Bordetella Pertussis Infection – Symptoms and Treatment

Bordetella pertussis affects the respiratory system. It is the cause of Pertussis which is more commonly known as Whooping cough. Whooping cough is a highly contagious disease. It is called so because individuals suffering from this illness seem to produce a characteristic “whoop” sound during inspiration after a bout of the episodic cough. This sound however may not be produced in infants below the age of 6 months and in older children and adults. This gram negative bacillus belongs to the genus Bordetella. It was first identified in 1906 by Bordet and Gengou. It has a worldwide distribution. Cyclical outbreaks of whooping cough are seen every 3 to 5 years, which is in spite of widespread immunization. It can occur in all months and can affect all age groups. However it commonly affects preschool and school age children.

The Chinese called Pertussis “the 100 day cough” owing to the long clinical course of the illness. Bordetella Pertussis is known to produce a variety of toxins which is responsible for its pathogenesis. The most commonly known toxin is “Pertussis Toxin” which has varied biological effects. The bacillus mainly colonizes in the nasopharynx. It attaches itself to the ciliated epithelial cells, after which it multiplies and releases a variety of toxins which decreases the host defense as well as damages the local epithelium. The paroxysmal cough caused is most probably due to the accumulated secretions as a result of impaired movements of the cilia.

Incubation period of this organism in the human host is about 7 to 10 days.

Symptoms: The first stage is the catarrhal stage. It resembles an acute upper respiratory tract infection. Symptoms include running nose, sneezing, low grade fever and mild cough. This stage of Bordetella Pertussis infection lasts for a week or two, which is followed by a second stage, the paroxysmal phase. This stage may last for one to six weeks. Symptoms of this stage include severe bouts of episodic cough, repetitive bursts of 5 to 10 coughs often with a single expiration. Following the cough the patient appears exhausted as well as vomiting may be present. Every episode of cough is followed by a “whoop” sound, which is produced due to rapid inflow of air during inspiration against a closed glottis. During an episode of cough, there may be neck vein distension, cyanosis, bulging eyes and tongue protrusion. These episodes of cough occur over a frequency of 5 to 10 per day, and are usually worse at night. The final stage is the convalescent stage, during which the episodes of cough become less frequent and less intense. This stage may last for a month to 3 months.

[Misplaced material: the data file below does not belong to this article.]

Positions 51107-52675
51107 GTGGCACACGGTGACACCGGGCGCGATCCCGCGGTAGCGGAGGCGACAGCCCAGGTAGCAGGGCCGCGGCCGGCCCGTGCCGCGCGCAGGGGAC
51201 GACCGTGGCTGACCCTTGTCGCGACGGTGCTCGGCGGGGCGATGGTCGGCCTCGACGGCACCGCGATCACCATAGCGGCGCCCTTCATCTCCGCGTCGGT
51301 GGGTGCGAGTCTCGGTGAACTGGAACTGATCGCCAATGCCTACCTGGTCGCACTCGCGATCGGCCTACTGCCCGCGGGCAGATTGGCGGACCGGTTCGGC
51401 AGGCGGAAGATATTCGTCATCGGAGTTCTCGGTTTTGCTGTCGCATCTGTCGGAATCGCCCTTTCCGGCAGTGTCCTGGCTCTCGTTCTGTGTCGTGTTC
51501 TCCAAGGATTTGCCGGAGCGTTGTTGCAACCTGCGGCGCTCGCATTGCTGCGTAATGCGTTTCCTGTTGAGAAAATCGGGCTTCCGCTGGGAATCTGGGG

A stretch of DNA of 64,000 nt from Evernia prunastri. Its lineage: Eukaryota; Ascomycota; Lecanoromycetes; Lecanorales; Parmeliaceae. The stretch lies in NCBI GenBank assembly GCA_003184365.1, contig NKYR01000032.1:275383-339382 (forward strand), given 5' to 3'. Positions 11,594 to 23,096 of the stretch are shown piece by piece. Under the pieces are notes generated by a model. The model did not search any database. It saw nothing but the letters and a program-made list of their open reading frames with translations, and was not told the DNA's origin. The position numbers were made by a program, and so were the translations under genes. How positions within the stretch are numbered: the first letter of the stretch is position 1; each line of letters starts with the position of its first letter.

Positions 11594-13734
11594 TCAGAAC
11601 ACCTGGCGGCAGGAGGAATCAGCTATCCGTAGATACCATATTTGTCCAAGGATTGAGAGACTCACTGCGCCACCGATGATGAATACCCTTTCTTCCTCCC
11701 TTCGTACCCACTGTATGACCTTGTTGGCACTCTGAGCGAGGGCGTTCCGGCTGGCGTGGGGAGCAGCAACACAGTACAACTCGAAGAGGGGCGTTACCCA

Treatment: Administration of antibiotics early in the clinical course of the illness is found to be highly effective. Antibiotics like Erythromycin, Clarithromycin, and Azithromycin are most frequently used. Since Bordetella Pertussis is a highly contagious infection, there is a high risk of transmission to the household contacts, hence administration of antibiotics as a prophylactic to all those who have come in contact with the suffering individual is advisable.

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